Big changes have come to Genealogy.com — all content is now read-only, and member subscriptions and the Shop have been discontinued.
 
Learn more


"We shall not cease from exploration. And the end of all our exploring will be to arrive where we started...and know the place for the first time." ~ T. S. Eliot

We must never forget those who paved the way. I salute our ancestors who passed on a legacy built on honest sweat and toil, who struggled and fought for their existence and prevailed.

The history of the family is a very colorful one to say the least and the sheer determination of our ancestors going back some 400 years is most impressive.

I encourage any interested parties who may have history on the familes listed here to e-mail me. Any information would be appreciated. I am also willing to share the information that I have.
The McOmie Family
Updated July 17, 2002

Richard McOmie
rcmc@pcez.com

Edit Your Page

My Family History

 

Family Photos

  • Peter McOmie (5 KB)
    Born in Lassawade, Midlothian, Scotland April 1, 1811. Peter died in Lehi, Utah on the 23rd of February 1889. Peter is buried in the Lehi City Cemetery.
  • John Pringle McOmie's Home (38 KB)
    John had been in America and in the territory of Utah for 14 years and decided it was time he settled down and bought some land and a home. He purchased two large pieces of property on Vine St. and Glenn St. east of State Street in Murray in the year 1875. The area was then called South Cottonwood.
  • Peter Banks McOmie {1832-1922} (5 KB)
    On August 30, 1884 the steamship Wyoming left Liverpool, England. On board were Peter Banks McOmie (my great grandfather) age 51, his wife Helen Taylor McOmie (my great grandmother) age 44, son David Taylor age 19, daughter Margaret age 16, daughter Janet age 13, son John Banks age 10 (my grandfather) and Nellie age 3. The ship arrived in New York on Sept. 10th. The Mormon Company leader was a B. Bennett; they arrived in Salt Lake City on Sept. 16th apparently via train. In 1869 the railroad went all the way to Utah so the Mormon Trail was seldom used after that. Prior to 1869 nearly 70,000 Mormon emigrants crossed the plains by wagon and handcart and an estimated 6,000 died along the way, almost all buried in unmarked graves. This would seem to be the last of the McOmie family to immigrate to America for no further records have been found. They would join their father, grandfather, brothers, sisters, aunts and uncles in the prairie lands of the Salt Lake Valley in Utah. Much of the family still resides in Utah, however, over the years many have moved to other western states; Washington, Oregon, Idaho, California, Wyoming and Arizona.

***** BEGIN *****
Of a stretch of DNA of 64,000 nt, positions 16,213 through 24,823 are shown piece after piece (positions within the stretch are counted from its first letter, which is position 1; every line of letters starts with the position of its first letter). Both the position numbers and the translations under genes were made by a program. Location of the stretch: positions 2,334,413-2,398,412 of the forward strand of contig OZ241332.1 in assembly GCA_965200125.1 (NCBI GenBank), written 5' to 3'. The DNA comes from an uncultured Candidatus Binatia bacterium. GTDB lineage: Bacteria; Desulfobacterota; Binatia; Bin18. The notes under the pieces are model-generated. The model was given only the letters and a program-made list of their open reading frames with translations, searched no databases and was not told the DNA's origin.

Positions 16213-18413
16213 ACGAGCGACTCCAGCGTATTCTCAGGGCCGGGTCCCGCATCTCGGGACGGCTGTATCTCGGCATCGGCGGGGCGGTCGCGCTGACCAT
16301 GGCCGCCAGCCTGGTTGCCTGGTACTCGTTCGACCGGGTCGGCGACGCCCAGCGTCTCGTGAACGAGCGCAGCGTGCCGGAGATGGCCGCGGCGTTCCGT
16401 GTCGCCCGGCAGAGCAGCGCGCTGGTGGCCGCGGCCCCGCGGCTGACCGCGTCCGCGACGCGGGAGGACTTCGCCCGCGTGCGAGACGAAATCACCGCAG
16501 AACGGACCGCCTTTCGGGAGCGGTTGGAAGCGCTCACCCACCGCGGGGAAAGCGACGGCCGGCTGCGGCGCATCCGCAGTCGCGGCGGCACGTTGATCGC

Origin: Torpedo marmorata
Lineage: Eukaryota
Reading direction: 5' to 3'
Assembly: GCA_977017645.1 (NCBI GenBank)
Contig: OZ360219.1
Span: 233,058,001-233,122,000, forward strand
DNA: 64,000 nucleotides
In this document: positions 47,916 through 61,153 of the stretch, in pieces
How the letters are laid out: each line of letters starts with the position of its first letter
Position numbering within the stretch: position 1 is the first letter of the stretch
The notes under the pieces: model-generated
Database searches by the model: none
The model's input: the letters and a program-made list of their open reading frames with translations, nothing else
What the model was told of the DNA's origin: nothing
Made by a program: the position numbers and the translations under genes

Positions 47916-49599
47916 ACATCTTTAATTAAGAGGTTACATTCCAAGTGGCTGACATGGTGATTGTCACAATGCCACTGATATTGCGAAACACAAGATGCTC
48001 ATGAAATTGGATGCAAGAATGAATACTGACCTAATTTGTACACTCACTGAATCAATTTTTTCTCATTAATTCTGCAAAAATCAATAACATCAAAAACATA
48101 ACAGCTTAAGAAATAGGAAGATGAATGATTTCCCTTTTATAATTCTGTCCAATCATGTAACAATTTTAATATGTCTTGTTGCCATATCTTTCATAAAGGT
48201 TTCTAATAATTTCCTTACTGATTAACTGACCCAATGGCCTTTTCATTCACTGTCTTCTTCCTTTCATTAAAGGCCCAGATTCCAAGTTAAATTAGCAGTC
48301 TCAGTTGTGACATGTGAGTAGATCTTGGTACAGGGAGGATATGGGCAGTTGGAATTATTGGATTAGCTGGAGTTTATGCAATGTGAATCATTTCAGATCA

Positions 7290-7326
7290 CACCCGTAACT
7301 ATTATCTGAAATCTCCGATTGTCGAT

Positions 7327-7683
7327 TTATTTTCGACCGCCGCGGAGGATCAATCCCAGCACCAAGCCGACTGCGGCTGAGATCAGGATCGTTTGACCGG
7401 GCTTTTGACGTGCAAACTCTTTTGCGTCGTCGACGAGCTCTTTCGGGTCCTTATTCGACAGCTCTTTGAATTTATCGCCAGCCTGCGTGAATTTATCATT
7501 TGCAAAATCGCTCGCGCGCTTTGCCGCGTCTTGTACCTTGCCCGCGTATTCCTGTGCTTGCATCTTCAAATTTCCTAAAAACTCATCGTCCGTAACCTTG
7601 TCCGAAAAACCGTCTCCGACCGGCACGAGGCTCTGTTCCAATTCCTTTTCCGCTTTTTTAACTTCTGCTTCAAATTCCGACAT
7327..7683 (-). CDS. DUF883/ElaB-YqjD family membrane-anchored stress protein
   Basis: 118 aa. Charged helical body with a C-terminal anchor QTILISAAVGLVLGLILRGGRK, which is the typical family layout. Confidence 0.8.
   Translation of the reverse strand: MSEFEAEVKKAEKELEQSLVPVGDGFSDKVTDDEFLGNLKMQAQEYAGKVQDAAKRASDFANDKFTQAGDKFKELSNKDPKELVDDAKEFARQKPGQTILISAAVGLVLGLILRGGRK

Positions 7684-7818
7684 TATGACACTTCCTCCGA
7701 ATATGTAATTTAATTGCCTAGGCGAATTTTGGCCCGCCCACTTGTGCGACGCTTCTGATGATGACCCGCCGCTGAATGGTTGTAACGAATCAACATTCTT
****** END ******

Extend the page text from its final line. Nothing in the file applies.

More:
• Castle Garden (28 KB)
    In the research that has been done so far everyone of the McOmie ancestors who left Scotland, braved the Atlantic and landed on the shores of America came through Castle Garden on their way West. On August 3, 1855, Castle Garden, under lease to the State of New York, was opened as an immigrant landing depot. Ships simply dropped anchor here briefly while passengers were taken ashore in smaller boats. For the first time, the bewildered immigrants were protected from the unsavory characters that had roamed the open wharves at will to take advantage of gullible newcomers. Here generally reliable information about boarding houses, travel routes, and fares could be obtained. Needed medical attention and an honest currency exchange were provided as well as a chance for employment. Between 1885 and 1889, more than eight million immigrants -- two out of every three persons immigrating to the United States in this period -- passed through the Garden.
 

Related Files

  • Scottish Heritage (9 KB)
    Follow the Clan MacThomas as they lived in the Highlands...
 
Created with Family Tree Maker

The content shown on this page has been submitted by a Genealogy.com customer, and is not subject to verification by Genealogy.com. Neither Genealogy.com nor its affiliates are responsible for the accuracy of any information contained on this page. The opinions expressed on this page are the author's alone and not the opinions of Genealogy.com.

Home | Help | About Us | Site Index | Terms of Service | PRIVACY
© 2009 Ancestry.com